In terms of the AT&T/BellSouth merger, service changes are questionable

February 10, 2007

3 Min Read
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With the FCC's long-awaited approval of AT&T's merger with BellSouth finally in place, the companies face the formidable task of converging their customers, products, and services -- including storage ones. (See FCC Welcomes 'Ma Bell' Back.)

But the largest telecom merger in U.S. history, a deal valued at about $85 billion, may not produce much change in storage services -- at least not for awhile. "We're in the process of integrating our product portfolios now that the merger has closed. But it's too soon to talk about specific products or services in detail," states AT&T spokesman Brad Mays.

The integration may be the easy part. A tougher task will be to identify the market for managed storage services -- a problem the merger won't help to solve.

Managed storage services of various kinds just haven't done well for telecom service providers. In September 2006, consultancy Thinkstrategies and several CMP publications revealed that of 320 respondents polled, 58 percent are not considering using any managed storage services; 16 percent were considering them; 6 percent plan to use them; and 20 percent are actively using them.

These results are roughly equivalent to what Thinkstrategies found in a similar survey in 2003. "Although this may simply indicate that trade press coverage does not equate with market acceptance, it also shows that MSPs [managed service providers] in these segments still have work to do when it comes to educating customers about the value of their services," wrote Thinkstrategies managing director Jeff Kaplan in his summary.But educating customers requires telecom providers to know what to sell, and here's the sticking point: While there is interest in business continuity and disaster recovery services for large enterprises, it's been tough to find the market for SMBs and consumers. As a result, the landscape of storage services remains uneven and unfocused.

It's not for want of trying. AT&T has been particularly aggressive over the last few years in adding storage-related services to its enterprise business lineup. Storage equipment from EMC for SAN and NAS is part of the platform for AT&T Ultravailable Network services. (See Managed Storage Moves On.) And both AT&T and BellSouth OEM remote backup services from Arsenal for SMBs. (See Sorting Out Laptop Backup.)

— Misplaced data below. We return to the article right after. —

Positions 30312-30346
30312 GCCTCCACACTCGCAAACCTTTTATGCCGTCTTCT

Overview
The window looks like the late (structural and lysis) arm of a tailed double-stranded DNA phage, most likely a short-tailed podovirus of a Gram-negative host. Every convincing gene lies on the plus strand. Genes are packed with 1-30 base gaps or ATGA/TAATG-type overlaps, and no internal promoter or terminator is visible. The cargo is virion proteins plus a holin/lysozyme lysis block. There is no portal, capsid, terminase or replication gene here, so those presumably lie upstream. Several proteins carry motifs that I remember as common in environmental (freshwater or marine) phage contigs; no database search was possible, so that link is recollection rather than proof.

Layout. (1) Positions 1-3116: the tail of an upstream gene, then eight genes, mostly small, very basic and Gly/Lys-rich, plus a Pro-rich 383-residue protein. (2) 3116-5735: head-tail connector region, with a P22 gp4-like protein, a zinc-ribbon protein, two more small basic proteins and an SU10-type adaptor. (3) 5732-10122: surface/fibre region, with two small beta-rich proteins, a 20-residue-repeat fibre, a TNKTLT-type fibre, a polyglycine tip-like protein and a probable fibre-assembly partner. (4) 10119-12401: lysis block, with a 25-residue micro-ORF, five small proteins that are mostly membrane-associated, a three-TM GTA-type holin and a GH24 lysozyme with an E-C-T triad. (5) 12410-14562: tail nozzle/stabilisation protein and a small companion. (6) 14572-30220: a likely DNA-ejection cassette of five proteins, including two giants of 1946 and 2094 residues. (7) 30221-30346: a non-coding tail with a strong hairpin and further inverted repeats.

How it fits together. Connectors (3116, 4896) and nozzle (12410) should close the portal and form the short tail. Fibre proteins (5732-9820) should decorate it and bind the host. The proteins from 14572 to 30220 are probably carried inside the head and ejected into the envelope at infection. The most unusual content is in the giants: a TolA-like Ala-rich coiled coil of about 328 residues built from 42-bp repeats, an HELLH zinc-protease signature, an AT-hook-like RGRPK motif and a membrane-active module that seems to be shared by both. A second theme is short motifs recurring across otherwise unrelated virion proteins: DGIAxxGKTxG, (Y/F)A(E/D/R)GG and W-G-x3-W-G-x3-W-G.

For its part, BellSouth has pursued the market for VPN services, which encompasses remote mirroring and backup. (See Banking Services Choose BellSouth.) But after generating some publicity around storage services a few years back, BellSouth has stayed away from storage pitches.

At least one analyst thinks the potential for lucre in managed storage lies with SMBs and consumers, and it is up to AT&T and BellSouth to determine how to approach that market. "The jury is still out," says IDC program director Doug Chandler. Some customers may want storage as an add-on to a Web service, for instance, while others might buy it as a standalone service.

But Chandler, like others, sees growth in managed storage services nonetheless, though he says it will be moderate, not robust.The question may be whether traditional telecom firms can find a profitable toehold in storage services, which are playing a key role in many enterprise deployments. Indeed, storage suppliers say services, albeit of the more hands-on consulting type, are key to their success. And storage is a factor in many new deployments, such as IBM and Siemens' deal with the German military. (See Top Storage Predictions for 2007 and Federal Armed Forces Agency.)

One thing is certain: The eyes of many will be on AT&T and BellSouth as they wind their way through the managed services maze.

Mary Jander, Site Editor, Byte and Switch

  • Arsenal Digital Solutions Worldwide Inc.

  • AT&T Inc. (NYSE: T)

  • BellSouth Corp. (NYSE: BLS)

  • IBM Corp. (NYSE: IBM)

  • IDC

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